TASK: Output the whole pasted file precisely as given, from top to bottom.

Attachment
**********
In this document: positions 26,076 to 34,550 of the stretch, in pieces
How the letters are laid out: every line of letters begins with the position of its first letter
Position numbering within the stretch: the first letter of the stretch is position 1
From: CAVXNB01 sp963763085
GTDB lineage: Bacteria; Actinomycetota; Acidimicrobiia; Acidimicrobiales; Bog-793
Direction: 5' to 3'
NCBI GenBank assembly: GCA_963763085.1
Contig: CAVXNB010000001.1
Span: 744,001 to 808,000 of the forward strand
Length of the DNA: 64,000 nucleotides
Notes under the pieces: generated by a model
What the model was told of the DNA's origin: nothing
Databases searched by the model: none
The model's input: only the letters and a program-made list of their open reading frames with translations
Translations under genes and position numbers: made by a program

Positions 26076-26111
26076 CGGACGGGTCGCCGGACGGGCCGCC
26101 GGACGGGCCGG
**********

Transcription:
In this document: positions 26,076 to 34,550 of the stretch, in pieces
How the letters are laid out: every line of letters begins with the position of its first letter
Position numbering within the stretch: the first letter of the stretch is position 1
From: CAVXNB01 sp963763085
GTDB lineage: Bacteria; Actinomycetota; Acidimicrobiia; Acidimicrobiales; Bog-793
Direction: 5' to 3'
NCBI GenBank assembly: GCA_963763085.1
Contig: CAVXNB010000001.1
Span: 744,001 to 808,000 of the forward strand
Length of the DNA: 64,000 nucleotides
Notes under the pieces: generated by a model
What the model was told of the DNA's origin: nothing
Databases searched by the model: none
The model's input: only the letters and a program-made list of their open reading frames with translations
Translations under genes and position numbers: made by a program

Positions 26076-26111
26076 CGGACGGGTCGCCGGACGGGCCGCC
26101 GGACGGGCCGG